Developers: Big Huge Games and 38 Studios

Publishers: 38 Studios and Electronic Arts

Genre: Fantasy RPG

Platforms: PC, PS3, Xbox 360 (played)


Release Date: February 7, 2012

Some games are praised for being innovative. ‘Kingdoms of Amalur: Reckoning’ will not receive any praise for being innovative because it is not. What KoA:R has done is taken all the tools and parts constructed by others and made an almost flawless RPG. The developers are not Dr. Frankenstein, who stitched pieces of the dead to create his monster; they took the fresh fleshy bits of other known RPGs and wove them together to produce an imaginative game filled with fast action and a gorgeous fantasy world.

There are not many flaws in the game. Navigation could be smoother and have a lot less scrolling. When you play a time-intensive game such as this, ease of navigation can make the difference in how you fight and play the game. There is a radial menu available, but you have to take the time to map it yourself. Finding what you could put in the radial menu takes time because of the way the inventory is organized. If you like using multiple potions during a fight, the radial menu has a purpose, but I don’t, so the radial menu went unused, and I never had a moment during the game when I wished I had spent time filling it. The rest of the interface is very comprehendible. Pressing start brings up the menu where you can change settings, save the game, look at the map, check your quest log, review moves, access your inventory, and level up. As you play, a small map is in the upper right corner, and your meters are in the upper left corner of the screen. Tutorial prompts will appear during parts of the game. Once you become familiar with the game, I suggest turning the tutorial prompts off (this can be done in options) because the prompts sometimes appear during battle and block your view of the fight.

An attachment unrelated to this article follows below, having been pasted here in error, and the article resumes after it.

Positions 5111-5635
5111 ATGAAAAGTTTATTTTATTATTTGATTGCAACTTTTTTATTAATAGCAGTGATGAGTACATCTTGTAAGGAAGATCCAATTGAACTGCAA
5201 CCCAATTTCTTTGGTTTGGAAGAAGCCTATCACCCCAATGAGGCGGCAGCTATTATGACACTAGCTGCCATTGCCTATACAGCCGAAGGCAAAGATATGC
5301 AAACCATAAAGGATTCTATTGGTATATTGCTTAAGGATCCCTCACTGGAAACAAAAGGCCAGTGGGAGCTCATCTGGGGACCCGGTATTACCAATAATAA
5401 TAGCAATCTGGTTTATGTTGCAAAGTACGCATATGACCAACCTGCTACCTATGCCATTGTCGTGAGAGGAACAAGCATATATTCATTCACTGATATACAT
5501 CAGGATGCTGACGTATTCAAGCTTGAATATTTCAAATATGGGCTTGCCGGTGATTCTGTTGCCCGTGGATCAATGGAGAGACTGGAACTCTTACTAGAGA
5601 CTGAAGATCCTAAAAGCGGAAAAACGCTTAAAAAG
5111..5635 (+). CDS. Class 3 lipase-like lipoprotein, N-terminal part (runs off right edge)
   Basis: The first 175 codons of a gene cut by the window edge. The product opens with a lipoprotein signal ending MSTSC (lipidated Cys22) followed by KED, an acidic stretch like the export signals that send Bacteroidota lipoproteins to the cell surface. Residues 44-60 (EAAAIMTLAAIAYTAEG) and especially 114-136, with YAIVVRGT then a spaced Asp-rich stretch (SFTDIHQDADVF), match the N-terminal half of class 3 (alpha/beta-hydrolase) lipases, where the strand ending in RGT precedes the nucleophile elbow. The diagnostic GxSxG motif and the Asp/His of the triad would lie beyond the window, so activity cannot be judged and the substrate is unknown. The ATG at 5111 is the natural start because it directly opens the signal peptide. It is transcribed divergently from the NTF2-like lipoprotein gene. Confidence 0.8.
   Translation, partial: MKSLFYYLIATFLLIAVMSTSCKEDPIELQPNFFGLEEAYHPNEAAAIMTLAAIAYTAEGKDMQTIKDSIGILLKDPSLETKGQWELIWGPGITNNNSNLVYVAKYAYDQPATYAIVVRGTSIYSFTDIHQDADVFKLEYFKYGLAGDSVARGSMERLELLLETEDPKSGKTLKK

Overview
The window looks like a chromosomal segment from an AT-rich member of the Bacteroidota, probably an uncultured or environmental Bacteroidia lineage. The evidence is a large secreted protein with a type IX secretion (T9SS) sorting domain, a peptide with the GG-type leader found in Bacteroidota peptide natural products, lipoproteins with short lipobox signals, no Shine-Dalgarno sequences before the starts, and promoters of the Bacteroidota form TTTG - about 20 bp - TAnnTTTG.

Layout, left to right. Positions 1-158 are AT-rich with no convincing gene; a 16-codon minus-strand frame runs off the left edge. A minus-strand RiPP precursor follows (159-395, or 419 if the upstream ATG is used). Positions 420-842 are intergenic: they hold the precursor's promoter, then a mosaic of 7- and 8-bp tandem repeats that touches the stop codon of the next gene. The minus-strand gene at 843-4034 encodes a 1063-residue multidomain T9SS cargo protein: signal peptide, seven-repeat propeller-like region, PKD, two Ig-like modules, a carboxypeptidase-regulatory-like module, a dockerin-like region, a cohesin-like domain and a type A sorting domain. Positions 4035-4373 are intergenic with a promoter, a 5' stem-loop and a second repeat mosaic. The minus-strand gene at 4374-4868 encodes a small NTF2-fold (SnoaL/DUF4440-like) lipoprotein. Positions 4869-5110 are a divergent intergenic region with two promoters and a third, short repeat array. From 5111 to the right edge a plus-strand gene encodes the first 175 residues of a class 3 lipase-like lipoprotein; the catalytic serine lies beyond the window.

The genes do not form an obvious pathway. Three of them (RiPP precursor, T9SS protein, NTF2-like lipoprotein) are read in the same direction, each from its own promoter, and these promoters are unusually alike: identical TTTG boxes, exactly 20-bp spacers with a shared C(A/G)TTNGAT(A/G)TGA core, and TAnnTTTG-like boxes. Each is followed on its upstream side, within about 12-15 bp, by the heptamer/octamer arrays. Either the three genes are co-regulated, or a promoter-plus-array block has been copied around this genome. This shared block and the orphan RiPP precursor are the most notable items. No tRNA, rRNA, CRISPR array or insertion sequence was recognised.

The leveling up process is understandable as long as you know what “finesse” is. At the beginning of the game, you get to create your own character, but you do not have to choose a class. This gives you the opportunity to decide later if you want your character to be a mage, a warrior, a rogue, or a combination, which is a feature I appreciate because sometimes magic works better in a game than a sword and a shield. When you level up, you first allot a point to develop a skill like blacksmithing, alchemy, or persuasion. Then you have three points to spend to advance your character’s class, but the classes are not mentioned by name. There are three categories: might, sorcery, and finesse. The first two obviously correspond to the traditional classes of warrior and mage, but “finesse” isn’t a widely-used word. The word “finesse” means to subtly handle a situation and to be tactful, and the word suggests that you can develop diplomatic skills, but this category is the rogue class. Diplomatic and tactful are qualities I do not readily identify with rogues, which are quick, nimble, and sneaky. I figured out what “finesse” meant in the game because of my experience with other RPGs, but others might have trouble figuring that out. Also involved in leveling up is selecting a destiny. A dual-path destiny was available to me, but I switched destinies from time to time. I did not notice any apparent change in my character or how my character fought in battle when I had a different destiny.